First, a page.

304 North Cardinal St.
Dorchester Center, MA 02124
304 North Cardinal St.
Dorchester Center, MA 02124
How Often Do Sheep Have Twins?
How common are triplets in sheep? The frequency of litters of 3 or more lambs was 43.2%; 56.0% of lambs were born in litters of 3 or more lambs.
How far apart can twin lambs be born? This scenario is not uncommon in multiple births especially with later born lambs. In ewes with multiple litters the interval between birth of the lambs varies from 10 to 60 minutes; intervention should be considered if the interval is more than one hour.
Can twin sheep have babies? If a ewe is lambing for the first time, she is likely to produce only one lamb at a time. Subsequent pregnancies often result in twin lambs, though some breeds may produce more than two lambs per gestation.
The ram may breed his daughters and dam. Undersized ewe lambs may be bred. Because the times of breeding and lambing will not be not known, it will be difficult to properly time vaccinations, supplemental feeding, and other management practices.
Sheep farmers derive their income from the sales of lambs and wool and related products. Though it varies by state and farm, most income comes from the sale of lambs. Dairy sheep farmers have three sources of income: lambs, wool, and milk (or dairy products).
Studies have shown that ewes are capable of rearing three lambs if suitably fed. However, if this is to be successful ewes need to be in a good Body Condition Score and lambs ideally need to be evenly sized. These ewes will need to be offered concentrate for 4 – 6 weeks post lambing along with high quality grazing.
Yes your ewe could have a live lamb weeks later but as George says if one was affected the other would likely be too. Take a temperature, if she is running a fever you may have a dead fetus inside the ewe.
Ewe lambing signs
The udder becomes engorged, swollen and slightly red. Ewe lambing signs also include the vulva stretching out and becomes red and swollen. Often, an ewe will miss a feeding or separate herself from the flock shortly before labor begins.
Feed your ewes well
Feeding a little extra energy – such as grain – two weeks before breeding is called flushing. Flushing will increase the ewes chance of having twins because her nutritional needs will be met and she will have that little extra energy she can put into growing lambs.
Since ewes are pregnant for five months and nurse lambs for only about three months, they can be considered idle four months of the year. It is possible to lamb ewes every eight months (in some cases, every six months).
In some cases ewes are not mated till 30 months of age and do not have their first lamb until they are three years old. This has little to recommend it because ewes are carried through to older, less productive ages and costs are higher per animal.
It is best to put all rams and wethers together at the same time after sheep breeding season to save yourself having to do several small groupings and reintroductions, and to prevent deaths.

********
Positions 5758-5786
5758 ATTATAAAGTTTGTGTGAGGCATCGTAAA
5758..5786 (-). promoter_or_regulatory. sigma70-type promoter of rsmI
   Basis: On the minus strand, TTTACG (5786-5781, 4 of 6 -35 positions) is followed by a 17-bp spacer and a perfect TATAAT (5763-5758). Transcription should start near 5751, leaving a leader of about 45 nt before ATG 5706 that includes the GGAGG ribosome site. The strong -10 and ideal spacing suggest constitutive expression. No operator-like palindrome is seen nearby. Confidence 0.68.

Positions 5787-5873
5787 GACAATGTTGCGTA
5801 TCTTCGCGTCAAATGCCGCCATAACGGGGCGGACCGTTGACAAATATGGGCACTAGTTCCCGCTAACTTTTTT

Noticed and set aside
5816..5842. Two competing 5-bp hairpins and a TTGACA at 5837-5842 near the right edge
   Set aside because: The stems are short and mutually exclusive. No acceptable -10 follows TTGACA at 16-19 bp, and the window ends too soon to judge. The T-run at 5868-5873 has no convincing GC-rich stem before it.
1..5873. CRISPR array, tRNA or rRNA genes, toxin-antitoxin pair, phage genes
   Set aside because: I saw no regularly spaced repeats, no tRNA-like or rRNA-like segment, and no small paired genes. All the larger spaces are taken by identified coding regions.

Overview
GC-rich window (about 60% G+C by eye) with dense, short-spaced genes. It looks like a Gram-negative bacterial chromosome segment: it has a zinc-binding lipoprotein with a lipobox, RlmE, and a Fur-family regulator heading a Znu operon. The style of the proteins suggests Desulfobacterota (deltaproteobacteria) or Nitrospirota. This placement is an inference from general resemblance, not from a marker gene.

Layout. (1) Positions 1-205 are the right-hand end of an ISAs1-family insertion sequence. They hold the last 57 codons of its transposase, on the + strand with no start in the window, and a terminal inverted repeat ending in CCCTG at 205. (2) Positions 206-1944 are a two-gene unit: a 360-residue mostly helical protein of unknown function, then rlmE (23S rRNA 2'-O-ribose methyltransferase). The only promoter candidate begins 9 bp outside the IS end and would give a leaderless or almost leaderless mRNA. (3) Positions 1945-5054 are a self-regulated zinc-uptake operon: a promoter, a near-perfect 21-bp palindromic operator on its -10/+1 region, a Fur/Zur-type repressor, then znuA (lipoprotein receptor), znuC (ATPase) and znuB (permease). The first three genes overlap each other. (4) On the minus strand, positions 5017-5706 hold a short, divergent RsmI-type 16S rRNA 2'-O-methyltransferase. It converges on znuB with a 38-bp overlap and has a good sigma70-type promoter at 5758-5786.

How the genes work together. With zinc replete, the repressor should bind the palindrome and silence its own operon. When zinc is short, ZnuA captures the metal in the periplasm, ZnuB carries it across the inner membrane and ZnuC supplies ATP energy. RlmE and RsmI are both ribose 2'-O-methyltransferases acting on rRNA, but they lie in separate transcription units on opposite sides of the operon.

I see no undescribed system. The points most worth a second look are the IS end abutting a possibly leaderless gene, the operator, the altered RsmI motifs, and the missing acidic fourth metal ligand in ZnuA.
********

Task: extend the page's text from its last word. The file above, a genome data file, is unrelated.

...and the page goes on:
Gender & status – Ewe and wether lambs produce good quality meat. Ram lambs will also produce tender meat but abnormal flavours may occur around 30 weeks of age (16) so for quality, rams lambs should be less than 5-6 months old.
The Katahdin, St. Croix, Barbados and Dorper are the most popular breeds of hair sheep raised for meat. The Katahdin is a hardy, easy-lambing animal that produces a quality carcass. The Dorper, though a bit fattier if not processed early, is also a good meat breed choice.
Ewes generally reach sexual maturity at six to eight months of age, and rams generally at four to six (ram lambs have occasionally been known to impregnate their mothers at two months). Sheep are seasonally polyoestrus animals. Ewes enter into oestrus cycles about every 17 days, which last for approximately 30 hours.
Small-acreage farms can provide suitable space for profitably raising sheep. Profitability can be challenging, but with productive sheep and close control of expenses, a profit is possible. Sheep produce income from the sale of meat, wool and milk. Most sheep are sheared once per year to produce wool.
You can reasonably expect to keep six to ten sheep on an acre of grass and as much as 100 sheep on 30 acres of pasture. If you want to keep more than an acre can sustain, you’ll have to look into purchasing additional land as you’ll likely need to rotate your flock to keep them fed.
According to Guinness World Records, the oldest age recorded for a sheep so far was 28 years and 51 weeks. The crossbred sheep was kept at Taliesin, near Aberystwyth in Wales. The sheep gave birth to a healthy lamb in 1988 at the age of 28, after lambing successfully more than 40 times.
The lambs will stay with their mother until they are about 5 months old. At 6 months, they are considered fully grown.
A lamb thrives best when fed little and often – three to four times a day during the first few weeks of life.
Lambs are born around 145 days (or about 4.5 months) after the ewe falls pregnant. Lambing can start as early as December and go on to as late as June. Specialist breeds will lamb all year round, satisfying demand for the Christmas and Easter trade.
Most ewes lamb during daylight hours, but management will affect when peaks occur.
According to Paul Rodgers, director of producer services for the American Sheep Industry Association (ASI), the conventional approach of adding 20 to 100 ewes to a farm operation can be profitable. Other approaches require careful marketing and would be more difficult and risky.
Pregnant women who come into close contact with sheep during lambing or other farm animals that are giving birth may risk their own health, and that of their unborn child, from infections that such animals can carry.